Rigor Mortis

Epilogue: Rigor Mortis

Officer Camino coughed and violently waved dust out of the air. He picked his way carefully through the basement rubble left behind by the bomb. The wall with the only window had collapsed. Covering the space were the corpses of the other walls. The moaning of the unfortunate survivors was the only sound, but in the half hour that the squadron picked through the disaster silence set in like twilight. The silence was thicker than the dust in the air.

“Nothing here,” Camino announced after forty five minutes of careful searching, punctuated by ever-mounting desperation. “Let’s go to the surface. Maybe we will find something up there.”

The stairs had been obliterated, so everyone filed outside and scaled the short building to what was left of the second floor. It was in worse shape than the bottom, but at least there was more light.

Scratch that, Camino thought. He wished for darkness to cover the broken bodies and rivers of blood. It was necessary carnage, he knew, but it never failed to turn his stomach when he could see it too clearly.

“Fan out,” he ordered his men. “We need to find it before nightfall.” He was worried, as he had been since they had discovered what the remote trackers could do. There were only two left, and if they could destroy this one, they could take down the system. But how would they find it in this mess? Maybe it was best to evacuate Geneva while they still had the chance. But then again, if people were inclined to leave, they would have been gone months ago. By matter of principle, finding the tracker would take far less time.

“Hey, boss!” an invisible someone yelled. “Camino! Over here!”

The voice led him to the west side of the top floor. There was considerably less blood here. As a matter of fact, Camino couldn’t see any bodies at all, save for the very live Private Lucas. His massive frame blotted out the setting sun.

“Aren’t they those kids?” he asked, pointing. When Camino stepped around him, two corpses jumped into existence. A boy and a girl, so covered in dust that they nearly blended in with the wreckage. But Camino could almost imagine that they were simply playing possum, ignoring the two intruders. Laying side-by-side, facing each other, it was like they were in some meadow sharing secrets. One of the girl’s arms was caught under the boy’s shoulder, her head on his arm, her other arm pulled back behind her body. The boy embraced her eternally. His chalky, breathless lips rested on her forehead.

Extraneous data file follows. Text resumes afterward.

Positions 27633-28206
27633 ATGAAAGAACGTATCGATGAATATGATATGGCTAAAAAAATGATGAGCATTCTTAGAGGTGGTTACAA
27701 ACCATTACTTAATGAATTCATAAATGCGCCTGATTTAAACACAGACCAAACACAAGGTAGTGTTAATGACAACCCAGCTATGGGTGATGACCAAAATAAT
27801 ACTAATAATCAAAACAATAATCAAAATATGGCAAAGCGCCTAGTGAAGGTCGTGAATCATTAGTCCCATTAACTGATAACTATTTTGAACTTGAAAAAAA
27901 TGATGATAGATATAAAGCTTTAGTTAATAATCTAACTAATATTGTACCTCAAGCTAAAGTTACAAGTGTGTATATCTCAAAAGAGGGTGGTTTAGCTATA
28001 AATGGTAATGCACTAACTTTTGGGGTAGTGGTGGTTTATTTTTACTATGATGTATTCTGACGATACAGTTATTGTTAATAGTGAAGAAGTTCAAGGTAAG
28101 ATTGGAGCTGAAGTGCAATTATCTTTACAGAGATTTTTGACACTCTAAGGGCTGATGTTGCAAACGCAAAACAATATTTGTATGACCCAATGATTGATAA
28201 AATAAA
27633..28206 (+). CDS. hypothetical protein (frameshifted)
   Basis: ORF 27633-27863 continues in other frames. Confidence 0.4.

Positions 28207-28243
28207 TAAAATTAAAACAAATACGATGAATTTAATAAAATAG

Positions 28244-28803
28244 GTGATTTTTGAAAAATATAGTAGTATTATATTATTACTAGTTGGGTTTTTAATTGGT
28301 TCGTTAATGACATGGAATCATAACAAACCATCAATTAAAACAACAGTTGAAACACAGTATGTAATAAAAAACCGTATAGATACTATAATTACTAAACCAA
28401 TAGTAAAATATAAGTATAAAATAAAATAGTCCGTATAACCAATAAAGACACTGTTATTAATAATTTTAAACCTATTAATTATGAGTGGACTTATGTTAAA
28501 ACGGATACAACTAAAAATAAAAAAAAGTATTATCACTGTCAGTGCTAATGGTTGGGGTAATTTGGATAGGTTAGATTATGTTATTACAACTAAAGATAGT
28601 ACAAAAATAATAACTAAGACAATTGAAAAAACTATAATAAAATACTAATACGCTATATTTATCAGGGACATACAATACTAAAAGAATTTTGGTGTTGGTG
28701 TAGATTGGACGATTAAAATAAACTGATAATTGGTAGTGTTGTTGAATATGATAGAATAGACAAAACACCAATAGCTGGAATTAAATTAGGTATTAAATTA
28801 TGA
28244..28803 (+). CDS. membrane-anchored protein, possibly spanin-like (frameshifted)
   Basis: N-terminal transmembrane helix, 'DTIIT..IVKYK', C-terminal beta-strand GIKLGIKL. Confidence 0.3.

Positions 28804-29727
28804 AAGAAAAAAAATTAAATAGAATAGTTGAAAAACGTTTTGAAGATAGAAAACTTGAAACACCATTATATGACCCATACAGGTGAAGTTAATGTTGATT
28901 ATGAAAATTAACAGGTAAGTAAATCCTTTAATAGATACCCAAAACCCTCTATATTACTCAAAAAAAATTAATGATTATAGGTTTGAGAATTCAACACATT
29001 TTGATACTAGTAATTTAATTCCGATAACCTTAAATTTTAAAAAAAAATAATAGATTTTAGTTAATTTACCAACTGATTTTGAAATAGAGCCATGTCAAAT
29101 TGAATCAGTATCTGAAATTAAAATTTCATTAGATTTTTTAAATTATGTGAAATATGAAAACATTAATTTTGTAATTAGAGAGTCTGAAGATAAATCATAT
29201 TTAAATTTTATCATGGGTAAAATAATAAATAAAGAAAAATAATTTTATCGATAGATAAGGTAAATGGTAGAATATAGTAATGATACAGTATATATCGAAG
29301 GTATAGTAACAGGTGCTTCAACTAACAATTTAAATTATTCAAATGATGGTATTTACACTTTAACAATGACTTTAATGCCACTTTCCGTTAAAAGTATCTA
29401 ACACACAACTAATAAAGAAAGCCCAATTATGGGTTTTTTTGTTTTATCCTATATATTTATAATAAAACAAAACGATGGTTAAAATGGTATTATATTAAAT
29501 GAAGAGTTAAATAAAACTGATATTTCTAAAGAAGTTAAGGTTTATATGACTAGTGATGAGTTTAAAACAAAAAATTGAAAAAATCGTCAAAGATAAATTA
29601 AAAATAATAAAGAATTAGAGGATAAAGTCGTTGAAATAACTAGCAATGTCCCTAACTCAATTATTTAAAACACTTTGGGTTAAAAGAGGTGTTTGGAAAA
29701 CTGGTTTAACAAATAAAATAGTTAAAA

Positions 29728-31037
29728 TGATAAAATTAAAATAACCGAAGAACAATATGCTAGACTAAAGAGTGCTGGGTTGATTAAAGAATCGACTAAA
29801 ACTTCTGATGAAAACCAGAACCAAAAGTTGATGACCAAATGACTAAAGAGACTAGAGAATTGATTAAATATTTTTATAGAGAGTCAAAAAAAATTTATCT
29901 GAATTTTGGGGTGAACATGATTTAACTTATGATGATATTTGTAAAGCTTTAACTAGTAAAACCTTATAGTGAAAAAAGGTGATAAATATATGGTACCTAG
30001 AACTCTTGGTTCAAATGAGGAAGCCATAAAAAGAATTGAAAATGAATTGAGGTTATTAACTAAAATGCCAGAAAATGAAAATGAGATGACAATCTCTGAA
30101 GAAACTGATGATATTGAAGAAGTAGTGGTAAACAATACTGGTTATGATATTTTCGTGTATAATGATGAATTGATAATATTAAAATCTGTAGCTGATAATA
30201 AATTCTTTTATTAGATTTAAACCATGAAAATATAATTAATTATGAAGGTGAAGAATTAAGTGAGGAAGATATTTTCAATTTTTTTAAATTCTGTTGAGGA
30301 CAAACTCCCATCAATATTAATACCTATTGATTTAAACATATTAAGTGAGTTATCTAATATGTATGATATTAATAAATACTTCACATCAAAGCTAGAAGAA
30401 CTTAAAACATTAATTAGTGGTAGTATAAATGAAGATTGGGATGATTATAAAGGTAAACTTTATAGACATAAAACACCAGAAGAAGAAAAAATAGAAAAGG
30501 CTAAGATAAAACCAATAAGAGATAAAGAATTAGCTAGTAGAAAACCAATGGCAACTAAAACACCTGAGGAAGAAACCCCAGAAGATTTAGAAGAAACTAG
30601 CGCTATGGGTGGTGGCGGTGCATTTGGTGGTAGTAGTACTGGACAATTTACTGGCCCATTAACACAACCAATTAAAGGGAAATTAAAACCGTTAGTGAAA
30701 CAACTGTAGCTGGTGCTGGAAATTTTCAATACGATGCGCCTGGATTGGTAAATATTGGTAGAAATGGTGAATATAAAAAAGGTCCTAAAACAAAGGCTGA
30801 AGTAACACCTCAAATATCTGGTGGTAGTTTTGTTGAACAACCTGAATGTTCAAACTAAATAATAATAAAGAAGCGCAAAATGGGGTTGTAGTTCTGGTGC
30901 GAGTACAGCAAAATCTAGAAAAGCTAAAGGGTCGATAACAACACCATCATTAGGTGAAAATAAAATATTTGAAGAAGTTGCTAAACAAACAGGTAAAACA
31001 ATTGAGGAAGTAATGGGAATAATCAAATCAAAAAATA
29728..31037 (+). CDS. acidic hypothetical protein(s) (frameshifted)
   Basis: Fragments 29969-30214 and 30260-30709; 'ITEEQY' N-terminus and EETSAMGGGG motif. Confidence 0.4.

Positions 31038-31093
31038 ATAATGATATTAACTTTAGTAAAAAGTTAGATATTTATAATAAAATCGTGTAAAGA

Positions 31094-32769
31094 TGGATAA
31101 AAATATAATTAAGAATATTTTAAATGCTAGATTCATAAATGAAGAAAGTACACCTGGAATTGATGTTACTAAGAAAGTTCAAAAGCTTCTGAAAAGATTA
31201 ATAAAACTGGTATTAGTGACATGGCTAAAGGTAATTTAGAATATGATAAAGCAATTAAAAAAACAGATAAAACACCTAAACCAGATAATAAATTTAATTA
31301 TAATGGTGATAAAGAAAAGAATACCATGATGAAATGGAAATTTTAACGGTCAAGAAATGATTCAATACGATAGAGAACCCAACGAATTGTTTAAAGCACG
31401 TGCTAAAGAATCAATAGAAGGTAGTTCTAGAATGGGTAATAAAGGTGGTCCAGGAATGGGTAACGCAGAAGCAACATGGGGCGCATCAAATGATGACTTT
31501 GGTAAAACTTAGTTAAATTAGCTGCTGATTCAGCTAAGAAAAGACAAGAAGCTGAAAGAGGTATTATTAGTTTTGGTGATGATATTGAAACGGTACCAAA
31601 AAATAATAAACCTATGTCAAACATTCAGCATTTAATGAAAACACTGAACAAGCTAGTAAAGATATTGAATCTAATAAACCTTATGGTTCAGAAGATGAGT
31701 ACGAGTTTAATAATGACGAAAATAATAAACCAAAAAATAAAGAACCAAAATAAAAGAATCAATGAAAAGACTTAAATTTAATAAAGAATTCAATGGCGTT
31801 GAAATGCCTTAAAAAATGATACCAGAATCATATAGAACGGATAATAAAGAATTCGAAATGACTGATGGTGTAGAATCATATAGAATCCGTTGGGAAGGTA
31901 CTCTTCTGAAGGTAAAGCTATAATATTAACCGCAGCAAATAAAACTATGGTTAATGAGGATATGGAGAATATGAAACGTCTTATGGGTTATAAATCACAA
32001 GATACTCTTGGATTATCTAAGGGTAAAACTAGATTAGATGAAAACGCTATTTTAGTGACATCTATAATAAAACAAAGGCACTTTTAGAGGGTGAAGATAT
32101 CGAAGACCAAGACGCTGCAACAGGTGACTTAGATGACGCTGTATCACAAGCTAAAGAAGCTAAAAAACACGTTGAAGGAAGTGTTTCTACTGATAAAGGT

That’s how he wanted to die, Camino decided. Loved.

Their faces were vaguely familiar, he admitted, but every dead face he had seen since this bloody war had started was vaguely familiar. “No, I don’t think so. Come on, back to work.”

“No, I swear!” Lucas insisted. “I think these are those Greek kids from WHO, the ones with the cure. They were on the TV a few times.”

“Why would they be here?” Camino demanded impatiently. “Last I heard they were going to Uruguay.”

Lucas shrugged. “Uruguay, Paraguay. Maybe somebody heard wrong.”

Camino didn’t bother answering, simply began to climb out. The kids couldn’t be here. Camino would not be responsible for their deaths, too.

“Shouldn’t we at least make sure – ” 

“For crying out loud!” Camino exploded. “These kids were geniuses! They were on their way to completely undoing the Reformists. No one’s stupid enough to mix up Uruguay and Paraguay!” Camino took a deep, deep breath. “Now, come on. We’ve got to find that tracker before Geneva is blown into the sky!”

Lucas continued to stare at the young couple for a moment. “I guess we will never know,” Camino heard him mumble. Lucas reached over and draped the girl’s arm over the boy’s side, completing the embrace, before following Camino away.

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